Benzodiazepines & Alzheimer's

Abbot Lee Granoff, MD
1604 Hilltop West Executive Center
Suite 309
Virginia Beach, VA 23451

January 15, 2015

Dear Editors, British Medical Journal and Psychiatric News:

The Psychiatric News article October 17, 2014, "Long-Term Use of Benzodiazepines May Be Linked to Alzheimer's" is an example of pejorative reporting regarding benzodiazepines. The cited study was in the British Medical Journal 2014; 349: g5205 "Benzodiazepine use and risk of Alzheimer's disease: case--control study."

Benzodiazepines have been around since the early 60s and are a safe and effective treatment for anxiety disorders according to the "APA Task Force Report on Benzodiazepines" 1991, DEA and NIH. I am not aware of any studies repudiating these reports. They are not addictive, no tolerance is built requiring higher doses, withdrawal is usually mild.

Benzodiazepines have two main side effects-sedation and memory loss. Both are dose related and go away when dose is lowered. They are abused by 0.5% of the population who are also abusing alcohol and street drugs at the same time. Psychiatric News did not add the statement by the researchers themselves in their article that the "dose-effect relation between benzodiazepine use and increased rise of Alzheimer's disease might not be causal. The nature of the link cannot be definitely established because the nature of the link might also be an early marker of a condition associated with an increased risk of dementia." They missed the mark by not adding that anxiety is often associated with any progressive Organic Brain Syndrome including Alzheimer’s Disease in its early stages.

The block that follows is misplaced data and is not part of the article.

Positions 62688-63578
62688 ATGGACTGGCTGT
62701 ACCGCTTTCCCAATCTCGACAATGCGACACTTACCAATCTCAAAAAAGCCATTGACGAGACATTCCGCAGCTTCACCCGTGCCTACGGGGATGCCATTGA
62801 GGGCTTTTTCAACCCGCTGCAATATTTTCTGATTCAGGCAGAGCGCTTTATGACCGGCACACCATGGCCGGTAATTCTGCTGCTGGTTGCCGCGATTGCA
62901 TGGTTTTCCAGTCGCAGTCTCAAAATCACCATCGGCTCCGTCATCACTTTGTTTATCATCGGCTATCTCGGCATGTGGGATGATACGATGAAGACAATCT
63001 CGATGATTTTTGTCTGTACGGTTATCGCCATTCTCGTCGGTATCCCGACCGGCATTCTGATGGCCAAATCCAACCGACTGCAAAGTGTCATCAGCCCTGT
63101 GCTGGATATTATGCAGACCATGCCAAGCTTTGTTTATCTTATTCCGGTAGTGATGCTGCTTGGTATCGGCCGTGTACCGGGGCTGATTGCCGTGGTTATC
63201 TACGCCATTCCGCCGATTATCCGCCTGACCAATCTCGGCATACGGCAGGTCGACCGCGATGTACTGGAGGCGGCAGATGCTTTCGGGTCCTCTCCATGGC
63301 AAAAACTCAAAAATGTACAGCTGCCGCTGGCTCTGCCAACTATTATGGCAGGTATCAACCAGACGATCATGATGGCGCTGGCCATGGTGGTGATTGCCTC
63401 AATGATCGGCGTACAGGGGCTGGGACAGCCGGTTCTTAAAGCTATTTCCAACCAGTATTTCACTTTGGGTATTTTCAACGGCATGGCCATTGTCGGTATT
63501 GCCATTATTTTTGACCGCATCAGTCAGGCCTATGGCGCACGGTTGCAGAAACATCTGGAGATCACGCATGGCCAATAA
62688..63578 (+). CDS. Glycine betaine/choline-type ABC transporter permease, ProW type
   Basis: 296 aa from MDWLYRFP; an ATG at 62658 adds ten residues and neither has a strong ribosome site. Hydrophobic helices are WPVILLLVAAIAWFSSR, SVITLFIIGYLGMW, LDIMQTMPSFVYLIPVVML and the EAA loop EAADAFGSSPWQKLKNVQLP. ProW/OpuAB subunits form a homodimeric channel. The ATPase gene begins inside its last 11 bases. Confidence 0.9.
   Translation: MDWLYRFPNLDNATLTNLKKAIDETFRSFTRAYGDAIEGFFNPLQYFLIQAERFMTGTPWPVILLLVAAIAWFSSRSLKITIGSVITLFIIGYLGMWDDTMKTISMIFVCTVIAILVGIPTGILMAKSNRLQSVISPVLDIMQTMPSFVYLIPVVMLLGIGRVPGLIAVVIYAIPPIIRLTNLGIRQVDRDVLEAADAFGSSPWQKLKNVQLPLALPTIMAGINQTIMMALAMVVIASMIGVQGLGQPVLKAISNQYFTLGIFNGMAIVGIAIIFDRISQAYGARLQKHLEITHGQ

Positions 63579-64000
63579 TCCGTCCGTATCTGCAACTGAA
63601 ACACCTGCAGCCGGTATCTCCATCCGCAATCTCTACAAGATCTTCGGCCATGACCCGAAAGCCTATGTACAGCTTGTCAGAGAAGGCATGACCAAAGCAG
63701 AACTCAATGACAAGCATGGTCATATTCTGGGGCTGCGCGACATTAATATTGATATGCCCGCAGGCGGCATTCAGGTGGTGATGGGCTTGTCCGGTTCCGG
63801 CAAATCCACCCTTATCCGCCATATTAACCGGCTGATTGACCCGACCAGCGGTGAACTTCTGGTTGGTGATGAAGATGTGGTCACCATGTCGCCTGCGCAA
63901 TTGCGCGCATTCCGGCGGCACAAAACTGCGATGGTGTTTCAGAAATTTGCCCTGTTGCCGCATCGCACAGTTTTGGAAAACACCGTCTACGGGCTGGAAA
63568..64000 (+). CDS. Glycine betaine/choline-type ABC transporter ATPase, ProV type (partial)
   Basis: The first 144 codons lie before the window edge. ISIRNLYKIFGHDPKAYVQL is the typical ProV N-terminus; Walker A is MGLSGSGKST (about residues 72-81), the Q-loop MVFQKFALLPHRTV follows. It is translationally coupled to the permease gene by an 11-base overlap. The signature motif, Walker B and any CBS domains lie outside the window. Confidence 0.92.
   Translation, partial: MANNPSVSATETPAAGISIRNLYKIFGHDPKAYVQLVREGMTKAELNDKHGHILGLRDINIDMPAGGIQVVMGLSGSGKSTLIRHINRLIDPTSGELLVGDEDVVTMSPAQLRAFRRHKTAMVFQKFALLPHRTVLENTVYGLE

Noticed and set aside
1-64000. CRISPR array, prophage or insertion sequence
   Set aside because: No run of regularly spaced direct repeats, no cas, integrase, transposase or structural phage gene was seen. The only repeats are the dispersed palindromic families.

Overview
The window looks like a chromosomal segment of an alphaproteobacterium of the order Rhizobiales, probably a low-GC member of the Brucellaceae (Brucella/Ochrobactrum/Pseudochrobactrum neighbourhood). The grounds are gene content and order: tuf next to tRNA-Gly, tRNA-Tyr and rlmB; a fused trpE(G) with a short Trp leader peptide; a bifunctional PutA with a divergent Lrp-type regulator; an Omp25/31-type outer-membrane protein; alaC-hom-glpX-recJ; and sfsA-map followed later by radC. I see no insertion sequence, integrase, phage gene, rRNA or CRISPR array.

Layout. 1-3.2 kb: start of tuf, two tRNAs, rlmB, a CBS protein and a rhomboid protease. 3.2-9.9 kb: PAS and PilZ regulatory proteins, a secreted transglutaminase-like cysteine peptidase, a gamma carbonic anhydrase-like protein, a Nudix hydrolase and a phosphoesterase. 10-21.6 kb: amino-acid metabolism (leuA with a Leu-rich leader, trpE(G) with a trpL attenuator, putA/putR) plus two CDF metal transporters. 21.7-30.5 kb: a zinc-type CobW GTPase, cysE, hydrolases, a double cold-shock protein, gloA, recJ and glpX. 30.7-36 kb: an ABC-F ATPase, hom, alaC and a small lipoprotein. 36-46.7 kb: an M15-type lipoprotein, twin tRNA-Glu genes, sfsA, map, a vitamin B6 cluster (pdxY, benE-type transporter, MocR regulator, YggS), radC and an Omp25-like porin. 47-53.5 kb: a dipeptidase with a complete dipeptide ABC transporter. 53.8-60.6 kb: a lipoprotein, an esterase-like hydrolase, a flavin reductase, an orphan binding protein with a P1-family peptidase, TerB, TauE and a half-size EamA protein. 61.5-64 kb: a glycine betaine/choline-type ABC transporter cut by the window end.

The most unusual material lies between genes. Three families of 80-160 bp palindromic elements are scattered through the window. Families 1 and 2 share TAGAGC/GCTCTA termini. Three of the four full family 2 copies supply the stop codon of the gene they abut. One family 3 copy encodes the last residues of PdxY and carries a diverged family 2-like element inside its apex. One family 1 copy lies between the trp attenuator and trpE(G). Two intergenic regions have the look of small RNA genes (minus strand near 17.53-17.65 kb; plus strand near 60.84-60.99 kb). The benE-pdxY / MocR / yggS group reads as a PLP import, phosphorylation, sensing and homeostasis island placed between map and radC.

In my 38 years of private practice psychiatry, I have treated thousands of patients with benzodiazepines. General Anxiety Disorder usually starts in childhood and Panic Disorder usually starts in the mid to late 20s. Patients with anxiety starting in their 50s to 60s without a concomitant physical, psychological or environmental stressor are very often due to a developing Organic Brain Syndrome which includes Alzheimer's. This anxiety is easily treated with benzos. The dose should be lowered as the OBS progresses because confusion and memory loss from a deteriorating brain from the OBS can be exaggerated by the benzo. While research in all areas of psychopharmacology is appropriate, clinical correlation should play a role in coming to speculative conclusions that might be false. When the underlying disease finally shows up claiming the medication may have caused it is overlooking the prodrome of that disease.

Stating this correlation as causative in that article exploits the negatively biased view of the benzos in the medical literature and lay news. This perpetuates the myth of benzodiazepines being dangerous. The media pounces on these headlines further exaggerating them. This frightens the public from taking them and frightens physicians from prescribing them.

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